Anyway … The rain stops in time for the world premiere of “Le Carnival de Lumiere” to happen. And all of the celebrities & dignitaries who are in attendance (5,000 people) are able to fit in that space between the Mexico pavilion and the Canada pavilion along Showcase Plaza near Future World. And they like this theme park’s nighttime show.

It’s the people – those paying customers who show up to EPCOT Center on Monday, October 25th i.e., after the grand opening weekend for WDW’s second gate is over) who start to complain about “Le Carnival de Lumiere.” Mind you, this was typically when – at the end of the day – 30,000 people were crowded into that same chunk of World Showcase Promenade where those 5,000 celebrities & dignitaries stood.

Long story short: A lot of people couldn’t see EPCOT’s nighttime show. And they then marched over to the Parks’ Guest Relations Office and complained loudly about it.

This was when WDW Management turned to the Resort’s Entertainment team and said “Hey, you know that thing you said was impossible? Creating a nighttime show that would then play to people standing about around the full 1.2 mile circumference of World Showcase Lagoon? Well, Walt once said ‘It’s kind of fun to do the impossible.’ And you guys are about to have a TON of fun. Because you need to fix this show fast.”

In the next installment of this three part series, we’ll get into the specifics as to how “Le Carnival de Lumiere” first mutated into “A New World Fantasy” and then “Laserphonic Fantasy.” Which – SPOILER ALERT (And let me channel my inner Doctor Evil here) is going to involve frickin’ lasers.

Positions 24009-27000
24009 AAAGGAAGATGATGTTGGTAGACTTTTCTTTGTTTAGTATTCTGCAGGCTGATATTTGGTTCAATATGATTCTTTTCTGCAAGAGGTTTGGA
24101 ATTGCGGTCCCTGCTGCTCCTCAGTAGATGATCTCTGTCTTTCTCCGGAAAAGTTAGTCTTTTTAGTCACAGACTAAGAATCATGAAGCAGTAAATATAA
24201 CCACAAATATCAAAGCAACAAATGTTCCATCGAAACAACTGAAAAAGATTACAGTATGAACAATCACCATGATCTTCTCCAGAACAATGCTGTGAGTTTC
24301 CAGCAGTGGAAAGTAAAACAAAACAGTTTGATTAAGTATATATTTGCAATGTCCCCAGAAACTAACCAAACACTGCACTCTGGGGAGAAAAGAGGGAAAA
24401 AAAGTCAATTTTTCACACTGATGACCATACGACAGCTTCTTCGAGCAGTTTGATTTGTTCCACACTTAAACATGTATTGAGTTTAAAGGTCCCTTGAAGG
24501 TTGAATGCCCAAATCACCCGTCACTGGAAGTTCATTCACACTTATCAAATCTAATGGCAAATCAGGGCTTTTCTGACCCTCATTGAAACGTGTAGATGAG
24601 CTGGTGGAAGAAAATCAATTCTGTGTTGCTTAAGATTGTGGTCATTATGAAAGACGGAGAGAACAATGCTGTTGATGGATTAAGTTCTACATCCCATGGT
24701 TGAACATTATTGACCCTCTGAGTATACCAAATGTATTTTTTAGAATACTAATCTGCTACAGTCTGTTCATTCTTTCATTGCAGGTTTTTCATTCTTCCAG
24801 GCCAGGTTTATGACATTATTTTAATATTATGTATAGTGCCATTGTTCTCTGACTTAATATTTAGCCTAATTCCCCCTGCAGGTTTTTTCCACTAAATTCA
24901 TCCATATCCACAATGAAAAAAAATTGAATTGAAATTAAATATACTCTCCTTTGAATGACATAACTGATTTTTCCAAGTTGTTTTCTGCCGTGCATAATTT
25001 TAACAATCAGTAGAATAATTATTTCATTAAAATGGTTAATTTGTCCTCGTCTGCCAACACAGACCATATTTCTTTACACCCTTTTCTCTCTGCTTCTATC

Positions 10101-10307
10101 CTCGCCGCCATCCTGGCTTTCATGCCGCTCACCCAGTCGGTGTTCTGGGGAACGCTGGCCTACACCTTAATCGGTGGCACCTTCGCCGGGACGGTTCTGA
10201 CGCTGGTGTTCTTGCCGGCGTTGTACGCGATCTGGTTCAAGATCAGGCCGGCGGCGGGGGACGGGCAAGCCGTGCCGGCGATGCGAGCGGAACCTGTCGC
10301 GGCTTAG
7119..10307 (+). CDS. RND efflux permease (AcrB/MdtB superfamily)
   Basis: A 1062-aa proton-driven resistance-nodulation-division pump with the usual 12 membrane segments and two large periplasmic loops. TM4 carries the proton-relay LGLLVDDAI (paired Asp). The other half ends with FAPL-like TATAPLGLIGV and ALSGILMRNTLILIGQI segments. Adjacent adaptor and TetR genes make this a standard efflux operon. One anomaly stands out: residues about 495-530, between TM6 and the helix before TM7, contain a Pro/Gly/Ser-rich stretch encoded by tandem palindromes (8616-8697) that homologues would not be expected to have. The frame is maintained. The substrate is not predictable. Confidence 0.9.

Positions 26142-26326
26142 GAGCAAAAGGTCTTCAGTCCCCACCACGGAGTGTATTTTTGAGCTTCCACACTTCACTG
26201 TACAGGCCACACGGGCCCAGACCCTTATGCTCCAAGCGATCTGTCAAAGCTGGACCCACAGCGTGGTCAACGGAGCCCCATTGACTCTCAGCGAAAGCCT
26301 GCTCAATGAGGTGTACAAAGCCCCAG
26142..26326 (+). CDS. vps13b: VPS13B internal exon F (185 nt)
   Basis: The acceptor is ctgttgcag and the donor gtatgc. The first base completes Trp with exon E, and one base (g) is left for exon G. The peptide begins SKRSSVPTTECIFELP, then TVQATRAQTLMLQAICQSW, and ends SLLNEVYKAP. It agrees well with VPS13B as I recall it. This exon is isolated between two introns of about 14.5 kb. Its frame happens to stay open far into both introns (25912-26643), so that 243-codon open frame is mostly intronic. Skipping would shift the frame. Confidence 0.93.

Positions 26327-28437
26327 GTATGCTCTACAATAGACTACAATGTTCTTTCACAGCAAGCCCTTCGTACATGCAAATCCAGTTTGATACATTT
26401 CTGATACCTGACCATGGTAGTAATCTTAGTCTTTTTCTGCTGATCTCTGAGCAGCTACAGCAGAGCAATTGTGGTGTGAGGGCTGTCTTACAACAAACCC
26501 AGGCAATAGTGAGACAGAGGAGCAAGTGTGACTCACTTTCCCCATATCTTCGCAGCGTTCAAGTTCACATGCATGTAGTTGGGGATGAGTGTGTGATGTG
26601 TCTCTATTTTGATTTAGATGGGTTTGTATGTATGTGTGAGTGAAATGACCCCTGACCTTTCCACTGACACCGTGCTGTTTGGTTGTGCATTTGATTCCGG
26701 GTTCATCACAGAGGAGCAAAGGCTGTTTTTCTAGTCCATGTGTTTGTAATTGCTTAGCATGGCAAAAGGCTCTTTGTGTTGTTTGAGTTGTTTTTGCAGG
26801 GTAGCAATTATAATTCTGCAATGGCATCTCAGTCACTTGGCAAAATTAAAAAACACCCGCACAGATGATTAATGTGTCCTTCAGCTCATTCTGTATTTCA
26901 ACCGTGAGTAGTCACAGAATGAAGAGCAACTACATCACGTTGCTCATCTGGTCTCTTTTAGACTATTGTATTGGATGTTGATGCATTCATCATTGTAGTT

That’s going to do it for the show today.  You can help support our show by subscribing over at, where we’re posting exclusive shows every week.   This week’s video is bonus content on Space Mountain with Jim Shull. And Jim Hill, you’ve got a new podcast out that looks forward to Epic Universe, right?  Check it out at

Patreon: That’s going to do it for the show today.  Thanks for subscribing and supporting the Disney Dish.

ON NEXT WEEK’S SHOW:  Jim continues the story of IllumiNations.

Then … tells us how the Imagineers handled Walt’s decision - in January of 1955 - to add Tomorrowland to Disneyland’s opening-day lineup, giving them just six months to get it done.  I’ve seen archival footage of the last week of prep work for Tomorrowland, and it’s mesmerizing in the same way that violating any modern workplace safety regulations is mesmerizing. Can’t wait to hear Jim’s story.


You can find more of Jim at, and more of me, len at


iTunes Show:  We’re produced spectacularly by Eric Hersey, who’ll be singing Suspicious Minds, Blue Hawaii, and Jailhouse Rock on the opening night of the Myrtle Beach Elvis Festival this coming Thursday, February 1, at the Hilton Myrtle Beach Resort, on Beach Club Drive, in beautiful, oceanside Myrtle Beach, South Carolina.


While Eric’s doing that, please go on to iTunes and rate our show and tell us what you’d like to hear next.

For Jim, this is Len, we’ll see you on the next show.